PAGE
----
The Gross National Debt

Thursday, July 16, 2015

Wait long enough...

MA posted this piece a while back. Something in it bothered me and I could not think what it was. No, not what you're thinking and yes what you are thinking.

Anyway, by the time my waterfowl decided to behave, I lost the link.

Now that it's back, I can 'splain. Lemme pull two quotes from the article:

"In fact, I’ll concede the point and for the rest of the article work on the assumption that a fetus is a human life."

"No other human being is obliged to give up an organ for me, even if it would save my life. Nor bone marrow, nor blood, nor skin."

Keep these two statements in mind. Everything below hangs off them. If you change these two statements, then the rest of this blog becomes irrelevant. offers this definition murder. Cornell Law University offers this definition. These being legal websites, their definitions are always going to be qualified with the word "legal" and "illegal" inserted somewhere.

In other words, it ain't murder if the death happens within the bounds of the law. That's a bit high and tight for me, but we'll run with it.

So, the fetus is a human - her word, granted.

She is not obligated to give up something to support another human, granted. This is inaction. Do nothing.

If the fetus is a human, no one can force her to save that life.

However, unless she gets a court order to end that human life, has she committed murder? Wellll, as one of the folks on MA's thread said, if two people are hanging from the ropes in a crevasse on a mountainside and they cannot be pulled up together, can the upper person cut the rope? That means the lower person has to die, but the upper person lives.

Yow. I can't make that call.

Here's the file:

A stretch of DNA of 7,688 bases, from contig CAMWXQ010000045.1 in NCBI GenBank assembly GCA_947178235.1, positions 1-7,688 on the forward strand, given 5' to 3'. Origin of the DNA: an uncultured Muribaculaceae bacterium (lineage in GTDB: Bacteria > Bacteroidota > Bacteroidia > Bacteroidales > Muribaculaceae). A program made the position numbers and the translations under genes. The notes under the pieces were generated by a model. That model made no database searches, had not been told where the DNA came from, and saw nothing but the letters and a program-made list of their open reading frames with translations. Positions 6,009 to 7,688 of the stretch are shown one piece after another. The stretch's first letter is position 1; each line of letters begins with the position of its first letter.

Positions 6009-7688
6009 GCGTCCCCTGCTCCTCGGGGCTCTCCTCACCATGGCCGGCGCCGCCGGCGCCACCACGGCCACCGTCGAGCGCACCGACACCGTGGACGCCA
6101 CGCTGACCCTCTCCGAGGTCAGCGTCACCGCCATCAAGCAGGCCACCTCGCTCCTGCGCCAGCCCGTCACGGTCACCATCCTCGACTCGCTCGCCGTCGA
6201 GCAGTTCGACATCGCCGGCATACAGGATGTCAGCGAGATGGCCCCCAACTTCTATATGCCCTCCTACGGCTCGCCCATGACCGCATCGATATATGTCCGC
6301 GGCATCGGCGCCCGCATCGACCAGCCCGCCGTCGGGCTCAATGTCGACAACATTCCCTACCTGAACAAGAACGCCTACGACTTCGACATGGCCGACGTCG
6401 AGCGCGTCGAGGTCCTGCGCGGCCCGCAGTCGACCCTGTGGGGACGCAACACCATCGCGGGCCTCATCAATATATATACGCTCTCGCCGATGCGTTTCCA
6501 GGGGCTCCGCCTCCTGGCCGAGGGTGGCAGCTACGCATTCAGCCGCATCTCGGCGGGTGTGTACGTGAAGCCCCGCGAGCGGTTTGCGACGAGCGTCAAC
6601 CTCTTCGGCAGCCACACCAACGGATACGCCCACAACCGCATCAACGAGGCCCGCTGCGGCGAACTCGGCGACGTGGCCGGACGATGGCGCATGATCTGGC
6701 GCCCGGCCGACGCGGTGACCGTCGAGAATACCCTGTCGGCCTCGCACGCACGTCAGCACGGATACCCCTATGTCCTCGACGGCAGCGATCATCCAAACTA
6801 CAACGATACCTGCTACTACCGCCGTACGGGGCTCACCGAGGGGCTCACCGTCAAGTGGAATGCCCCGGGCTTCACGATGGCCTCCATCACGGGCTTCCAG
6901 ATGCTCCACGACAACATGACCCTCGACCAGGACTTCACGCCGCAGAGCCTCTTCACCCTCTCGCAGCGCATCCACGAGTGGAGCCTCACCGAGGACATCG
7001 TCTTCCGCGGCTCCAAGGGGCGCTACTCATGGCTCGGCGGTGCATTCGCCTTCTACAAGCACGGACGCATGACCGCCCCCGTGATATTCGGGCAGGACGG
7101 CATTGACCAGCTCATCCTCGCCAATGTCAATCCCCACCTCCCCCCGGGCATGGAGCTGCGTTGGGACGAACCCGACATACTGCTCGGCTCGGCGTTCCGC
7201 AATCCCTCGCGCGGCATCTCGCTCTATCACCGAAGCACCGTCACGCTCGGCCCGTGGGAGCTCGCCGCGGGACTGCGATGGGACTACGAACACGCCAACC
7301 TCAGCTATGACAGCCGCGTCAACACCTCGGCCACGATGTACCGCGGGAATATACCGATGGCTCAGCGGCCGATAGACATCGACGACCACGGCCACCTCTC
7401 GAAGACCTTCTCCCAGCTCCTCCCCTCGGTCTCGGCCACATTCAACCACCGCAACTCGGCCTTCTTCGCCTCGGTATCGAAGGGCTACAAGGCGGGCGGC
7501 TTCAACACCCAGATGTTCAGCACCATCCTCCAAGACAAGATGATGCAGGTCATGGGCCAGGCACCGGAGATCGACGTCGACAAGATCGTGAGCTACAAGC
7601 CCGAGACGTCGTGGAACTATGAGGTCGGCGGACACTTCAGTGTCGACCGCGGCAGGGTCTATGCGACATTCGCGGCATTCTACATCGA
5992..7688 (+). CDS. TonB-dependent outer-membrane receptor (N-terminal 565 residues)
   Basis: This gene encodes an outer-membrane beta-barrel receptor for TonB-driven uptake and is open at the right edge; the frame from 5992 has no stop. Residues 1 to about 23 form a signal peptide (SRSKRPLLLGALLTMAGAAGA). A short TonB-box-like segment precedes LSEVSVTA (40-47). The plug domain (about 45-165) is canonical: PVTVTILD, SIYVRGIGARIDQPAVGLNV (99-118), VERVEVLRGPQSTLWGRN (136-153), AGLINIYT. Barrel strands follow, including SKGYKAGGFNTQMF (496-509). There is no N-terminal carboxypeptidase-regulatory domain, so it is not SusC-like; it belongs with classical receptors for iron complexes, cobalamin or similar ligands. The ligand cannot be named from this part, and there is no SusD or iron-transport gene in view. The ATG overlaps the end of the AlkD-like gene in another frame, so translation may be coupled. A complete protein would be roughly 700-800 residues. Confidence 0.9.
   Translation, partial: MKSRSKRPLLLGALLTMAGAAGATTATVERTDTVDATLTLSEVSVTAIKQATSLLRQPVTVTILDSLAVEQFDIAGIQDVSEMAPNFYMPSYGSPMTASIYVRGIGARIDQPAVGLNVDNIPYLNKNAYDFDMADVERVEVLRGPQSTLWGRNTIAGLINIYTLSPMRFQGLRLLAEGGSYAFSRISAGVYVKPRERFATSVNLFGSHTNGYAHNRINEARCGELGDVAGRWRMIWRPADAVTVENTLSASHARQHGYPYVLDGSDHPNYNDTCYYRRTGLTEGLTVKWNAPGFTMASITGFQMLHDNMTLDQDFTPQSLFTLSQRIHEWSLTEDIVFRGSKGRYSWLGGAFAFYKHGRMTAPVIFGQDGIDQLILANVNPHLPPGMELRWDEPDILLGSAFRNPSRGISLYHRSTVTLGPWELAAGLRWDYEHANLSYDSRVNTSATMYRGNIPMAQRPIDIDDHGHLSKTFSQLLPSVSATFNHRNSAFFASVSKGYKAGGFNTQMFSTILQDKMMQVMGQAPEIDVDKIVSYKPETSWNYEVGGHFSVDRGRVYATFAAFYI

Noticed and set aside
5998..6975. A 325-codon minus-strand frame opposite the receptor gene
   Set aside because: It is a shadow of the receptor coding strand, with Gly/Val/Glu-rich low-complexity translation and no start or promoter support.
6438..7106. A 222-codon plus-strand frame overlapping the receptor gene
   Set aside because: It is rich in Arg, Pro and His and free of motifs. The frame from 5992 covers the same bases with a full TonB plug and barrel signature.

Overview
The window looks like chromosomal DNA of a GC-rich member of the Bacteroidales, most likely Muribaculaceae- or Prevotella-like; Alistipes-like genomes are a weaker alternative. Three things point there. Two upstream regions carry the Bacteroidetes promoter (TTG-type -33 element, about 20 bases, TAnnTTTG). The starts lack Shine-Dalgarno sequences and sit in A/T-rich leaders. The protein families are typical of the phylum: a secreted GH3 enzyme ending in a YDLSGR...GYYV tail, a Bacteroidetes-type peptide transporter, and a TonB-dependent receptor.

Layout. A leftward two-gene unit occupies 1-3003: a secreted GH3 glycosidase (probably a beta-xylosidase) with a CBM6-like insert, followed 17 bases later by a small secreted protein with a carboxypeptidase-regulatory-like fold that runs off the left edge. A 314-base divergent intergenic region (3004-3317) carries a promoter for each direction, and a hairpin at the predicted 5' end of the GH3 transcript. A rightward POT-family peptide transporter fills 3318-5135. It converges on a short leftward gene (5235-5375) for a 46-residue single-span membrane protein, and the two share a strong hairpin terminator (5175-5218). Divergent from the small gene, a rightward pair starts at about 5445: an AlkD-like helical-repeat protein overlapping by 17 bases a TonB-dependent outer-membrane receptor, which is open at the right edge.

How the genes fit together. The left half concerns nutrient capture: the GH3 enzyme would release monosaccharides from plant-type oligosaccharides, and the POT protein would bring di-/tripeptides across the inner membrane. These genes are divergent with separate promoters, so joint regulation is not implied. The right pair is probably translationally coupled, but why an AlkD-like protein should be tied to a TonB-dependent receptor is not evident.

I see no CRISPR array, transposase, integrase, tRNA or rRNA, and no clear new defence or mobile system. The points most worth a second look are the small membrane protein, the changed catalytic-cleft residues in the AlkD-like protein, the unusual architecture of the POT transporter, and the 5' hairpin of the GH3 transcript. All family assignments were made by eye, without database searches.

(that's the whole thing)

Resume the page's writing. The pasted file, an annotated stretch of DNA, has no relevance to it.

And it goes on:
Certainly the person on the bottom end of the rope can cut it, sacrificing himself to save the other. 

What about someone drowning? If they try to take you down with 'em? Sure you are within your rights to clobber that person and save yourself. Could a third person clobber the drowning one to save you? 

Yow. Again.

The problem comes down to support. You are absolutely under no obligation to support anyone unless you want to.

Now, I come back to this blog after several more days of letting it gestate.

Here's the problem with the above matters:

A person is hired to perform an abortion. A person is brought in, sought out, found, paid. In the above cases, the matter is an emergency. The people in dire straits didn't have a few days, or weeks, to mull options, consider prices, look over complications and implications.

With abortion, the pregnant woman brings in a third party, a disinterested third party. Someone who has to be sought out. Someone who must be physically found and brought in for the specific and avowed purpose of ending a life. Someone who is hired to end this life. Call him a doctor just so we can keep things straight.

If the doc is not paid, he won't do it. Arrangements are made ahead of time for payment.

In the case of the emergencies above, there's no time for detailed negotiations, signatures on paper and money exchanging hands.

The doc comes in and kills a human being (the fetus) for no other reason than another human being (the mother) found supporting the fetus intolerable.

When a person is hired to kill someone, without a court order, how would you define that killing?

Simply killing someone because you don't like 'em is not legal (a situation MANY of us should be thankful for).